We drove from Cape Cod to Boston to Cranston and to Hoboken, New Jersey in one night. A lot of driving. On the way we stopped at one of those Connecticut McDonald's rest stops and were approached by a bald, middle-aged man. He told us he wasn't looking for money for booze or anything, but that he desperately needed some cash for gas because his wife was giving birth to twins at a nearby hospital and he couldn't get in touch with anyone. We told him we'd get him back on our way out.
Zach and I debated for a good 10 minutes whether this guy was legit. At first, we sort of believed him. He was very persuasive and hey, there's a chance the guy was telling the truth and if he was, wouldn't it be wrong to not help him out? But as I kept thinking about it, the story seemed too perfect. His wife was pregnant. He just happened to be at a rest stop at the time his wife was giving birth ... not just to one measly baby, but to twins! And why didn't he have a credit card?
Well, Zach decided he'd interrogate the guy a bit and take it from there. So we walked outside and the guy was gone. I had seen another group give him a few bucks. I still think he was full of it. Zach wasn't so sure.
The two of us arrived in Hoboken at 5 in the morning and promptly slept well into the afternoon, waking up just in time to see Tom Watson choke the British Open away. Then we headed into New York City and headed to Rockefeller Plaza. I had never been there before and I made a point to see it.
From there we headed to Central Park and I saw the John Lennon memorial. A Beatles tribute band played to a good crowd nearby on a beautiful, sunny Sunday in the Big Apple. Then it was back to New Jersey for dinner with one of Zach's new gaggle of high-end lawyer friends and a trip to the Hudson River to enjoy the New York City skyline. Quite a site, I must say.
The next day I ventured into New York City alone because Zach had to work that day. The subway system there confuses me greatly. I'm sure it's easy to the regulars, but it's mostly gibberish to me. Eventually, I found my way to Grand Central and walked to the U.N. from there. I've always wanted to see it, and I did.
I didn't take a tour because the wait was too long, but there was an outstanding photo gallery. This photo was taken the day Bear Stearns went under, showing a nameless, faceless man holding his arms up in the middle of the street outside the New York Stock Exchange. There were other great photos, some very disturbing. One showed a pile of rubble from the Chinese earthquakes last year with the face of a dead man sticking out of the gravel.
With the Yankees in town to play the Orioles, the two os us headed over to the the new Yankee Stadium. We did not have tickets, but we figured we could get tickets at the Stadium. I waited in line while Zach searched for scalpers around the stadium. He came up empty and so I asked the guy behind the counter what the cheapest tickets were. $150, he said.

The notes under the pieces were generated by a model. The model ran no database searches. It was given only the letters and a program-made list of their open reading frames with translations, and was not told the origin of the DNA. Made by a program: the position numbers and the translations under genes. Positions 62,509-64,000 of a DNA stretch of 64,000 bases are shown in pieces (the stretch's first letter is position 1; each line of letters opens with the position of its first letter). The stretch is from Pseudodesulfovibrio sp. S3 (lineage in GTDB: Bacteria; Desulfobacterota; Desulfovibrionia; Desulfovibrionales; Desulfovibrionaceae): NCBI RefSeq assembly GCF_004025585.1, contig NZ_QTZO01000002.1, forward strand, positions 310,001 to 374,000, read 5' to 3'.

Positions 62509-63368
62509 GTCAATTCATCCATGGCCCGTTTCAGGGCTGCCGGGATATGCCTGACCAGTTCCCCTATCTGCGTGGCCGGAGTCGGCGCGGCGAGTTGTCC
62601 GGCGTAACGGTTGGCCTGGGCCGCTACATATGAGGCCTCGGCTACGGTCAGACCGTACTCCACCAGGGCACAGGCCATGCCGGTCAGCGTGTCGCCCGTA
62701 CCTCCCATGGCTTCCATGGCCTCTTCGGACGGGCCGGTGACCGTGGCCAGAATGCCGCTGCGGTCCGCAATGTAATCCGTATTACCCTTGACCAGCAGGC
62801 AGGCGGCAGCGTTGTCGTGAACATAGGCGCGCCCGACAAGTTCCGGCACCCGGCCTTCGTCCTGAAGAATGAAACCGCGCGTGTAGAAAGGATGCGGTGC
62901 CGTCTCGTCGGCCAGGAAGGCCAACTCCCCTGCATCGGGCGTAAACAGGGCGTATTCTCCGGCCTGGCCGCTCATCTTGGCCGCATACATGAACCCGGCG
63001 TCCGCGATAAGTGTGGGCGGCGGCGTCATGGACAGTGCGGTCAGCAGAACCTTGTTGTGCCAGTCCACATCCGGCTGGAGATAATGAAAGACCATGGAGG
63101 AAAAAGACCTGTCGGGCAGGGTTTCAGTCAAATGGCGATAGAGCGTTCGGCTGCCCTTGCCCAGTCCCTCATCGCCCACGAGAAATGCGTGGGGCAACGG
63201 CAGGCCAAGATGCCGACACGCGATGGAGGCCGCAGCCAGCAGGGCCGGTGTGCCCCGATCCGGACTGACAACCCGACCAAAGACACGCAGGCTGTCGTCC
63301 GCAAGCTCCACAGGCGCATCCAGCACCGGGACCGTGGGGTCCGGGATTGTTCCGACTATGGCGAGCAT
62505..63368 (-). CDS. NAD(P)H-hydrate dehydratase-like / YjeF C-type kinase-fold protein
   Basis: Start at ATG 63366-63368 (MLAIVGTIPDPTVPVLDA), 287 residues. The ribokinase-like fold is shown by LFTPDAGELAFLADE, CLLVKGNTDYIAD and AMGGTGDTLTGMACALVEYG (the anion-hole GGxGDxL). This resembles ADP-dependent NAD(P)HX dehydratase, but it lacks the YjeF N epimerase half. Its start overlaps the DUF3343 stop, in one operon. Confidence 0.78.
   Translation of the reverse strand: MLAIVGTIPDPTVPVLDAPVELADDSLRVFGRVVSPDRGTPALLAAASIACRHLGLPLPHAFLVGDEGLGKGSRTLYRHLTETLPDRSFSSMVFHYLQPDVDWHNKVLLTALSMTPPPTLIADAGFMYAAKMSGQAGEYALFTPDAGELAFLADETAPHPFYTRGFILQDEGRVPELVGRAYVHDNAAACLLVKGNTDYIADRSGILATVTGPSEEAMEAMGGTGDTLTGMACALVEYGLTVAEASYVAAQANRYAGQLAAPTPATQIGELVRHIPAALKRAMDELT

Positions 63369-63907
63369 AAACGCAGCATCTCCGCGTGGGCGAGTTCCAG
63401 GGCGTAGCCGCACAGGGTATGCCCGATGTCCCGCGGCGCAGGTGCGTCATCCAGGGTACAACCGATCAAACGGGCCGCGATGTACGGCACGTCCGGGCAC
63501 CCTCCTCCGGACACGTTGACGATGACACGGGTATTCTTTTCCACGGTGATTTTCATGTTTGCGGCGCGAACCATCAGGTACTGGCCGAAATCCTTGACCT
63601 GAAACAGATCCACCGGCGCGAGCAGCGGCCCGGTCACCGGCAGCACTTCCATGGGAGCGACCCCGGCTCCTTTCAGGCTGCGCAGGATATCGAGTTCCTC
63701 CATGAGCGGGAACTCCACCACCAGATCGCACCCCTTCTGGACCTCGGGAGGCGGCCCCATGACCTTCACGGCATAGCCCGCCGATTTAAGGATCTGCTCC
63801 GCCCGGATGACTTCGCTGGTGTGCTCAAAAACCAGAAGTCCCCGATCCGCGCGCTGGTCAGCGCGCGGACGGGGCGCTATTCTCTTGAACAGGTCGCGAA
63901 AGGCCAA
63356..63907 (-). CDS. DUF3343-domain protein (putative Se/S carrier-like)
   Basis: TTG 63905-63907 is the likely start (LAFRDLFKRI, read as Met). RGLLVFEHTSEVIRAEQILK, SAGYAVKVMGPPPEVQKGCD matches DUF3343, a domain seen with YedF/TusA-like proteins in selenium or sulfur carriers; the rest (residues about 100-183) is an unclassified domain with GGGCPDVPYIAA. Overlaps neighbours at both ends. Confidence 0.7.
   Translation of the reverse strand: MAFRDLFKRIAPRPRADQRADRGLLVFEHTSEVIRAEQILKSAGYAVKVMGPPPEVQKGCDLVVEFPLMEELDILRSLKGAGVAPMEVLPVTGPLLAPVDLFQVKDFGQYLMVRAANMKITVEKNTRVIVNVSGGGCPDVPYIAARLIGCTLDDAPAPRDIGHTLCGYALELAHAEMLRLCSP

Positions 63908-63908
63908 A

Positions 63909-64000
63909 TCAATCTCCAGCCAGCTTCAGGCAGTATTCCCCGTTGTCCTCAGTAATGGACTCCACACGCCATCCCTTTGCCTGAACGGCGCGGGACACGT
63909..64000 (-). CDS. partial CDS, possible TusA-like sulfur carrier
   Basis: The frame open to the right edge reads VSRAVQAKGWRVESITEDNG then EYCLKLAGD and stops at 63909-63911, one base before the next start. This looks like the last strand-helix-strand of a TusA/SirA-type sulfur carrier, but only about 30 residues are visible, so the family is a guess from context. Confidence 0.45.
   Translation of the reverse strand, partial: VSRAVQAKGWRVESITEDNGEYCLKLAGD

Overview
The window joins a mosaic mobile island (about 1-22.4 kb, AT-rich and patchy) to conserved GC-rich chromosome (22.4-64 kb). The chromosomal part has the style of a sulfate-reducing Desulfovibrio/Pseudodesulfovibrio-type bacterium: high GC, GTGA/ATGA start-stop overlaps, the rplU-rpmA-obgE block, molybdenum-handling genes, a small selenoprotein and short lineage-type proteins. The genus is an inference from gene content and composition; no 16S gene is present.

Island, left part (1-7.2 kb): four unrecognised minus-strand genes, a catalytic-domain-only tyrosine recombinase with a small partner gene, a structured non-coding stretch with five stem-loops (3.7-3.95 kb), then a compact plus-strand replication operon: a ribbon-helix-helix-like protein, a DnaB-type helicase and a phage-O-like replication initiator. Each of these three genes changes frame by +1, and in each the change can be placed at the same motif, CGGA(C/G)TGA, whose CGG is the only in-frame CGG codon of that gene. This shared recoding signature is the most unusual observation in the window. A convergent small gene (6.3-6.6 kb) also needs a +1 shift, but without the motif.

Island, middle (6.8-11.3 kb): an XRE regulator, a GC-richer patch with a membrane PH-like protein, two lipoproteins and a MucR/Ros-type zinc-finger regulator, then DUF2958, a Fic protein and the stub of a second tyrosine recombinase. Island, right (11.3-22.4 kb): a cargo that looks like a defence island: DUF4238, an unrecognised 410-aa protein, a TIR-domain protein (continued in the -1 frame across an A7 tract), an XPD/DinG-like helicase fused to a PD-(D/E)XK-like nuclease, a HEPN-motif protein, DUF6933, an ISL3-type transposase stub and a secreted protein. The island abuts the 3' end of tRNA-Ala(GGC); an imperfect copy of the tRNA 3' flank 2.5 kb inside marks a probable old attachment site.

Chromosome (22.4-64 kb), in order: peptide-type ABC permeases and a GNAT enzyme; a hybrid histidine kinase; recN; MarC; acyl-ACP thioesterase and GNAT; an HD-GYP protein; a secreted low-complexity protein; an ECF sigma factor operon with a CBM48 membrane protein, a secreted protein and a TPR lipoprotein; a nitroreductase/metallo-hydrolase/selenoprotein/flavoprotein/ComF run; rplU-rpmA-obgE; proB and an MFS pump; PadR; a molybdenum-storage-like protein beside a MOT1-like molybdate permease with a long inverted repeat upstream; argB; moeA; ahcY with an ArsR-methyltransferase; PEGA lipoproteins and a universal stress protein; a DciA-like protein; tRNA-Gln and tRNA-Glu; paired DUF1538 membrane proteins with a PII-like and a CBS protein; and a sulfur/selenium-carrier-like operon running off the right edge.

We were all set to find something else to do when we encountered a scalper at the subway station. We paid 30 bucks for tickets way up near the right-field foul pole.
Zach described the new stadium as "Universal Studios at Yankee Stadium." It's huge, lavish, with gigantic television screens and long, unfurled banners displaying Yankee greats across the the altar of smooth concrete that is the Yankee Stadium concourse.
The old Yankee Stadium was a haunted house. It scared me. You can't replicate that. So while the place is nice, I wouldn't go out of my way to go there again.
Anyway, the game was rather boring, even though it ended in a walk-off home run. Maybe that's why the fans did not seem quite as into the game as I thought they would be. You just knew the Yankees were winning that game sooner or later. And they did, of course. Hideki Matsui went deep to right field in the ninth inning and the Yankees win! Thhhhhhheeeeeeeeeeeee Yankees win! (Booo!! Hiss!!)
I left New York the next morning on an Amtrak train that was not three hours late, thankfully. While I like visiting New York because it has everything, I don't know if I could live there. Every place you go, there are thousands of people. Everywhere you go, there are horns and bus engines and chatter and bells and construction and on and on ... There's no escape from it.
I love Boston because it's a big city but it has a small town feel. There are some quiet places. It's not a 24-hour assault on all five senses. Just suits my tastes more.
With that said, it was a fine excursion to the NYC. But I had to get to RI to hang out with Jelly, see the parents a little bit, eat some home cooked meals and head to scenic Newport for what Mike Grimala has called the Wedding of the Century. At the very least it was a mish-mash reunion of Cranston East Class of 2001 and Northeastern Class of 2006.
I shall recap the festivites in due time. Did everyone keep their clothes on? Did a bird almost poop on us groomsman as we headed to the ceremony? Who got drunk? Who danced? Who cried? (Hint: He's a hummus-eating model).
Tune in soon to find out.